Sarah, though still in her earliest twenties, was known already--if not in the Temple--to have a bad reputation. It is said that her closest friends were thieves of the worst sort. She was the daughter of an Englishman, at one time a public official in a small way in Dublin. Her father had come to London with his wife and daughter, but on the death of the mother had gone back to Ireland. He had left his daughter behind him, servant in an ale-house called the Black Horse.
 Born 1711, Durham, according to The Newgate Calendar.
Sarah was a fairly well-educated girl. At the ale-house, however, she formed an acquaintance with a woman named Mary Tracey, a dissolute character, and with two thieves called Alexander. Of these three disreputable people we shall be hearing presently, for Sarah tried to implicate them in this crime which she certainly committed alone. It is said that the Newgate officers recognized Sarah on her arrival. She had often been to the prison to visit an Irish thief, convicted for stealing the pack of a Scots pedlar.
It will be seen from Sarah's own defence how she tried to implicate Tracey and the two Alexanders:
"I freely own that my crimes deserve death; I own that I was accessory to the robbery, but I was innocent of the murder, and will give an account of the whole affair.
"I lived with Mrs Lydia Duncomb about three months before she was murdered. The robbery was contrived by Mary Tracey, who is now in confinement, and myself, my own vicious inclinations agreeing with hers. We likewise proposed to rob Mr Oakes in Thames Street. She came to me at my master's, Mr Kerrel's chambers, on the Sunday before the murder was committed; he not being then at home, we talked about robbing Mrs Duncomb. I told her I could not pretend to do it by myself, for I should be found out. 'No,' says she, `there are the two Alexanders will help us.' Next day I had seventeen pounds sent me out of the country, which I left in Mr Kerrel's drawers. I met them all in Cheapside the following Friday, and we agreed on the next night, and so parted.
"Next day, being Saturday, I went between seven and eight in the evening to see Mrs Duncomb's maid, Elizabeth Harrison, who was very bad. I stayed a little while with her, and went down, and Mary Tracey and the two Alexanders came to me about ten o'clock, according to appointment.''
On this statement the whole implication of Tracey and the Alexanders by Sarah stands or falls. It falls for the reason that the Temple porter had seen no stranger pass the gate that night, nobody but Templars going to their chambers.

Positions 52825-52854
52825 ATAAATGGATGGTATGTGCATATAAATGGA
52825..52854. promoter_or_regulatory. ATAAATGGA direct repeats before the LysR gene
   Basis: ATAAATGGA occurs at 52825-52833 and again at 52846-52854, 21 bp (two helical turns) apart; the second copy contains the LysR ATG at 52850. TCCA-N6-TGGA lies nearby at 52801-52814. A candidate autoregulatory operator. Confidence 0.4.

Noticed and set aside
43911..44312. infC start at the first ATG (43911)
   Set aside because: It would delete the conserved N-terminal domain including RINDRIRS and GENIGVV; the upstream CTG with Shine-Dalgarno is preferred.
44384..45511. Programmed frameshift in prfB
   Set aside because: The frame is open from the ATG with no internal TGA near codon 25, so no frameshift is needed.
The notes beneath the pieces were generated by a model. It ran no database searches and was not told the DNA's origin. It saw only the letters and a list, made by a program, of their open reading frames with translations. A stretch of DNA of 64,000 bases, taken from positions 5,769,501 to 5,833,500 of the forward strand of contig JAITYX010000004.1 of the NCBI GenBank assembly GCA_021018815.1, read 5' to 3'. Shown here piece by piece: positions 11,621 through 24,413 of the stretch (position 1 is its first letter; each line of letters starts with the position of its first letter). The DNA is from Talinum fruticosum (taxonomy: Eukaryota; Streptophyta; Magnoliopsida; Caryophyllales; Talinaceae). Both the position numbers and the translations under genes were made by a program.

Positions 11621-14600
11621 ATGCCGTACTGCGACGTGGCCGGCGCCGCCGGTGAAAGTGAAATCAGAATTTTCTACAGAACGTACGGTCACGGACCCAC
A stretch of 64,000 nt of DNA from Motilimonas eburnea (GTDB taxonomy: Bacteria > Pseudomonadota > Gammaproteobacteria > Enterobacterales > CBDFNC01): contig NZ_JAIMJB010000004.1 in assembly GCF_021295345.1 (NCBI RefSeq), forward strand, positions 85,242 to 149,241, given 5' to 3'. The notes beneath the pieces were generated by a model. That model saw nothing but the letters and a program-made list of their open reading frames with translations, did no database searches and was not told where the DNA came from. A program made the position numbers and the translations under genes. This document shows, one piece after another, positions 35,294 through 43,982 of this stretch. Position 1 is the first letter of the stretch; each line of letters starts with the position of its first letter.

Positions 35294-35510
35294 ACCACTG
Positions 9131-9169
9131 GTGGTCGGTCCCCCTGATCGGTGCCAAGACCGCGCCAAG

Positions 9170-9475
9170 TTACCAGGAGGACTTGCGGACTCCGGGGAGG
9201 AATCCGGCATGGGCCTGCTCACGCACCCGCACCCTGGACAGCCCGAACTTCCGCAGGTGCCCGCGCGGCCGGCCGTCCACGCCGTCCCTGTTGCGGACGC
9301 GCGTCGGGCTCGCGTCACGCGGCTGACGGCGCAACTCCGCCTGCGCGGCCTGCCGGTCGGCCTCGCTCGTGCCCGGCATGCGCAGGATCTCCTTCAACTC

The one fact riddles the rest of Sarah's statement in defence, but, as it is somewhat of a masterpiece in lying invention, I shall continue to quote it. "Mary Tracey would have gone about the robbery just then, but I said it was too soon. Between ten and eleven she said, `We can do it now.' I told her I would go and see, and so went upstairs, and they followed me. I met the young maid on the stairs with a blue mug; she was going for some milk to make a sack posset. She asked me who were those that came after me. I told her they were people going to Mr Knight's below. As soon as she was gone I said to Mary Tracey, `Now do you and Tom Alexander go down. I know the door is ajar, because the old maid is ill, and can't get up to let the young maid in when she comes back.' Upon that, James Alexander, by my order, went in and hid himself under the bed; and as I was going down myself I met the young maid coming up again. She asked me if I spoke to Mrs Betty. I told her no; though I should have told her otherwise, but only that I was afraid she might say something to Mrs Betty about me, and Mrs Betty might tell her I had not been there, and so they might have a suspicion of me.''
There is a possibility that this part of her confession, the tale of having met the young maid, Nanny, may be true. And here may the truth of the murder be hidden away. Very likely it is, indeed, that Sarah encountered the girl going out with the blue mug for milk to make a sack posset, and she may have slipped in by the open door to hide under the bed until the moment was ripe for her terrible intention.